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Can People Be “Inoculated” Against Online Nonsense?

From the Marshall Memo
By Kim Marshall

The article: “A New Way to Inoculate People Against Misinformation” by Jon Roozenbeek, Melisa Basol, and Sander van der Linden in Behavioral Scientist, February 22, 2021; the authors are at,, and

In this article in Behavioral Scientist, Jon Roozenbeek, Melisa Basol, and Sander van der Linden (University of Cambridge, U.K.) say that “misinformation – both intentional and unintentional – is difficult to fight once it’s out in the digital wild.” Viral falsehoods take on a life of their own, often sticking in people’s minds and being accepted as factual – especially if they’re repeated.

Roozenbeek, Basol, and van der Linden suggest a novel approach for preventing the spread of misinformation: prebunking – giving people the tools to resist seduction by falsehoods and avoid playing a part in spreading them. This strategy is analogous to being immunized against a disease: vaccinations expose people to a weakened dose of a pathogen to trigger the production of antibodies that fight a full-fledged onslaught of germs. Prebunking exposes people to a watered-down version of a piece of misinformation to build resistance to more-virulent manipulation.

Prebunking sounds promising, but it isn’t helpful if it’s too narrow, building resistance to only one type of junk information. How can people get better at spotting and squelching a broader spectrum? Researchers believe the best strategy is to build awareness of the most common manipulative techniques, so people understand the ways in which they are vulnerable and become savvier at pushing back. Roozenbeek, Basol, van der Linden, and their colleagues designed a series of free online games that have been played over a million times around the world:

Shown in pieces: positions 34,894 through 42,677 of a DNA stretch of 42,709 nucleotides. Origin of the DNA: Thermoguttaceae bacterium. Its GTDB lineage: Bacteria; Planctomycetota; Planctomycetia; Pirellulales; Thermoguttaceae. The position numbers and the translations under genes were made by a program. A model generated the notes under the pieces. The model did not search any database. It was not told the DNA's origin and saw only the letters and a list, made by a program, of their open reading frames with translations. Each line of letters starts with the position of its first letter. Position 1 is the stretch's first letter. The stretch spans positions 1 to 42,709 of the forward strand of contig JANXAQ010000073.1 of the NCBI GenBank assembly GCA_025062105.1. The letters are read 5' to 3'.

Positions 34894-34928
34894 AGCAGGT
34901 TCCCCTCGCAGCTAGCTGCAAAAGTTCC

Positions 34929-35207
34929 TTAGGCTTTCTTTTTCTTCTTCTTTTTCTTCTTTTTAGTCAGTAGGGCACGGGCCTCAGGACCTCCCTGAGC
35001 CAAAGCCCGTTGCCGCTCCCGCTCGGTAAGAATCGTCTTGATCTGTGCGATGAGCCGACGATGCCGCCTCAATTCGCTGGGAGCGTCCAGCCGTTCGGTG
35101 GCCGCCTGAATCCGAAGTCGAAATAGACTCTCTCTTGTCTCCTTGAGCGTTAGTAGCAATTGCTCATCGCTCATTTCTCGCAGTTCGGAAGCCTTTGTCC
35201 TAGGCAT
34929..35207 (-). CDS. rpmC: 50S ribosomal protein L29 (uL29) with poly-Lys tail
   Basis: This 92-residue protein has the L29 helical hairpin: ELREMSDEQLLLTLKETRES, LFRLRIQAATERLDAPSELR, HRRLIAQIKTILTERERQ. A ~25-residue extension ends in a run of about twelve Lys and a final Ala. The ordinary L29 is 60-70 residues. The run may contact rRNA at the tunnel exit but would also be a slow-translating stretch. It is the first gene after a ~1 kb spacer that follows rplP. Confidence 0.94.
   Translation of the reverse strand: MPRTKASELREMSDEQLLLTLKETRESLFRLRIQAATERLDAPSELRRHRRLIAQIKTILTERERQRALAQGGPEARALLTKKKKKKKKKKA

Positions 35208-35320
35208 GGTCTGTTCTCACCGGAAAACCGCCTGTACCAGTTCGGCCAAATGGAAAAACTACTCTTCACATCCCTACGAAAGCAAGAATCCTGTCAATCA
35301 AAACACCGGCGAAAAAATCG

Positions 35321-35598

• Bad News – Players are exposed to six common misinformation techniques, including emotional buzzwords like “horrific” and “terrifying,” all of which get people jazzed up about spreading information.
  • Harmony Square – Produced by the Department of Homeland Security, this game targets election misinformation and puts players in the role of a “bad guy” trying to stir up conflict in a community. “There’s no better way to inoculate yourself than to walk a mile in the shoes of someone trying to dupe you,” say the authors.
  • Go Viral! – Designed in the U.K., Go Viral! focuses on Covid-19 misinformation, addressing fearmongering, using fake experts, and coming up with conspiracy theories.

The games are designed to make people realize how vulnerable they are and build the skills necessary to identify, argue against, and prevent the spread of harmful misinformation.

Roozenbeek, Basol, and van der Linden report preliminary results showing that after playing the games, people are more skeptical of manipulative social media messages, more confident in their own judgment, and less likely to share dubious information. The downsides: people need “booster shots” of game-playing because their resistance tends to atrophy; people need help identifying high-quality, credible news – perhaps they become skeptical of everything; and there’s the perennial challenging of reaching the people who would benefit most from the intervention.

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